Community members contributed to a northern suburbs art project celebrating the winter solstice, by working with artists to create colourful objects from recycled plastic bottle tops and bottles.
Norlane, Rosewall and Cloverdale community centres hosted artists Beth McMahon and Mike Bevitt from the indirect Object, and community members, as they made large-scale recycled plastic lanterns and flowers for the June solstice illuminated lantern trail.
Over three months from late March, the indirect Object artists worked at Norlane and Cloverdale to design and make four large sculptural lanterns and a field of 400 flowers from recycled plastics collected and donated by the community.
To coincide with the winter solstice, the lanterns were illuminated and displayed together as the North Geelong Community Lantern Trail. The lanterns will be returned to the community centres to become solar-powered illuminated artworks and play spaces.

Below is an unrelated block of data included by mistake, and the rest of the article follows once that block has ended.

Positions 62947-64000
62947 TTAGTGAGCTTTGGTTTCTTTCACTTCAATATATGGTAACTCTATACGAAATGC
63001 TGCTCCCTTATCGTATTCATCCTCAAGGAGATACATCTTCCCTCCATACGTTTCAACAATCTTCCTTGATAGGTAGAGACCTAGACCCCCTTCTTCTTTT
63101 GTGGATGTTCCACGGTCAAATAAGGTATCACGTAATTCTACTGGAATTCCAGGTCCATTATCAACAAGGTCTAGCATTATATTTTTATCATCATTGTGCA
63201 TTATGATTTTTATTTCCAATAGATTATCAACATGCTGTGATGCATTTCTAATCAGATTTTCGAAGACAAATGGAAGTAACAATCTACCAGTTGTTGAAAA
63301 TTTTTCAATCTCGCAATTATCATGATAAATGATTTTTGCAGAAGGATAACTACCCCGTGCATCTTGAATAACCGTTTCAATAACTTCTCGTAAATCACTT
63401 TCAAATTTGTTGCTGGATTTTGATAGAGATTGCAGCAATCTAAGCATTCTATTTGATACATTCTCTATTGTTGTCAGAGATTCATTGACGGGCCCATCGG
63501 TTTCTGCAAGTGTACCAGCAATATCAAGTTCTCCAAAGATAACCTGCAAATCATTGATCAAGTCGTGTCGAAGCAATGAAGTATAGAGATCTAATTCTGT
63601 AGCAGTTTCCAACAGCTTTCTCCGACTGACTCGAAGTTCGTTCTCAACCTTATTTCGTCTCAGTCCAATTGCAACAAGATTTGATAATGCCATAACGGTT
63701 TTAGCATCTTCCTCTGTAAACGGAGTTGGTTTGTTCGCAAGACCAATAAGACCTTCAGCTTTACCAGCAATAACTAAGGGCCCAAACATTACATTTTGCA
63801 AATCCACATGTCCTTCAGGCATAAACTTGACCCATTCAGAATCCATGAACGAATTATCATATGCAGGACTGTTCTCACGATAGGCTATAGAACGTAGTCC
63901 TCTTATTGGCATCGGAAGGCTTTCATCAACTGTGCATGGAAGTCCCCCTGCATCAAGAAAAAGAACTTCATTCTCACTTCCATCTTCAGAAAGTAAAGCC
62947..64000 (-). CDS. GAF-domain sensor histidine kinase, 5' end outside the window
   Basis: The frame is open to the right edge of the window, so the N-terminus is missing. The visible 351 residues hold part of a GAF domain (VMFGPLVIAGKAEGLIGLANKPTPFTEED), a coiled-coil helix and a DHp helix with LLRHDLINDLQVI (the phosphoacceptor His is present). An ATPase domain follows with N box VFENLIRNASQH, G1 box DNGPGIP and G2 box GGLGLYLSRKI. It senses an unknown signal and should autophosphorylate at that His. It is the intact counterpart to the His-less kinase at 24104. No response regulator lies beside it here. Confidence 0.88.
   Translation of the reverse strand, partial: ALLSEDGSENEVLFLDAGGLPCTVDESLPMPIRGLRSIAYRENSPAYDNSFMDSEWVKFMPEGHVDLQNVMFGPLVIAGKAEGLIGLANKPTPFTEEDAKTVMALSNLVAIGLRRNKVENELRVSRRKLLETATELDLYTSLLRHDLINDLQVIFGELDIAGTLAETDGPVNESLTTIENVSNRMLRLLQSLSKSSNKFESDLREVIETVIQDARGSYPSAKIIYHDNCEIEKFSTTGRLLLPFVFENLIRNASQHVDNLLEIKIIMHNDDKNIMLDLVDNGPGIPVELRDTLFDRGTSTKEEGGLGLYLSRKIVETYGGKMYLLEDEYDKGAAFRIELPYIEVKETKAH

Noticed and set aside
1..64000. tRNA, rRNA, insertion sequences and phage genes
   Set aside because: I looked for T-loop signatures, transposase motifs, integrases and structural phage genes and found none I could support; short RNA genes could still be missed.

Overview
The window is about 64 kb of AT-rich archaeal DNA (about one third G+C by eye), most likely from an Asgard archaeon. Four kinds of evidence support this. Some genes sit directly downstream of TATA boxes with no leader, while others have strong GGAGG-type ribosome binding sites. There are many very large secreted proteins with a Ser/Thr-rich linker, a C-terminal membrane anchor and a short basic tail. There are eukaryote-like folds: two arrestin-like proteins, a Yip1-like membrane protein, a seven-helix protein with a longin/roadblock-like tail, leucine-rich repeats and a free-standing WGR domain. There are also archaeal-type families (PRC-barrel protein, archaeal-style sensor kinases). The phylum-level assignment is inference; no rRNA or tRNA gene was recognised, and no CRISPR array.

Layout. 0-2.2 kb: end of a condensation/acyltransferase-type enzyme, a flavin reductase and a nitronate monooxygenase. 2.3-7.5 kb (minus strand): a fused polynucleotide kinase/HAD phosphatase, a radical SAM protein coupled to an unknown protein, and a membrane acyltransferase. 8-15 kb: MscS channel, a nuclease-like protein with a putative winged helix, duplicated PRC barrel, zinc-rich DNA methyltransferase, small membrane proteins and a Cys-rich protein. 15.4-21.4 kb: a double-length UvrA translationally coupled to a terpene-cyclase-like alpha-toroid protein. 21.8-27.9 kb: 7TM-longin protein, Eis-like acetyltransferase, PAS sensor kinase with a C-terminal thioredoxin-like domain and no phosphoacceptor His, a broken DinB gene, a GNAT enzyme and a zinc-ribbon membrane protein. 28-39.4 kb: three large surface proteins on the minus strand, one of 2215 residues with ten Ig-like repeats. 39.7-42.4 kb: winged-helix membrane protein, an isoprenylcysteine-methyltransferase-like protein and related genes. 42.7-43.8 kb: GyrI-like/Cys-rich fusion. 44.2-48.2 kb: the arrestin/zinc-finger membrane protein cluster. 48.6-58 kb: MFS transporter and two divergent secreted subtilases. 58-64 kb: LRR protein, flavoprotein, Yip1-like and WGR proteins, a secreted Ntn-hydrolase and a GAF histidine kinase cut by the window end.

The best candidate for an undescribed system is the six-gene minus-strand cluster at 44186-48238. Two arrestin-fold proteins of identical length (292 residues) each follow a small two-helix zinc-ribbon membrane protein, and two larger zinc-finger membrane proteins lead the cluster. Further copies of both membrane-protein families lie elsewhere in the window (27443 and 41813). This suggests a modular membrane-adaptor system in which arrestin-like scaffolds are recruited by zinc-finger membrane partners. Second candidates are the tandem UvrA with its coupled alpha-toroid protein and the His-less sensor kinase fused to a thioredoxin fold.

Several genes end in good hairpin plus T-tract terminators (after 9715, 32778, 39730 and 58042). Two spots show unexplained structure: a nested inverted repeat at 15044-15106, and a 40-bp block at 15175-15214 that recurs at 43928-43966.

Beth said the team was delighted with the welcome they received at the community centres and the participation of a wide range of people.
Founded in 2006, the indirect Object is an award-winning arts group creating original interactive and immersive experiences for non-traditional spaces. They create works for children, families, the general public and adults.
Funding for the North Geelong Community Lantern Trail project was provided by the City of Greater Geelong.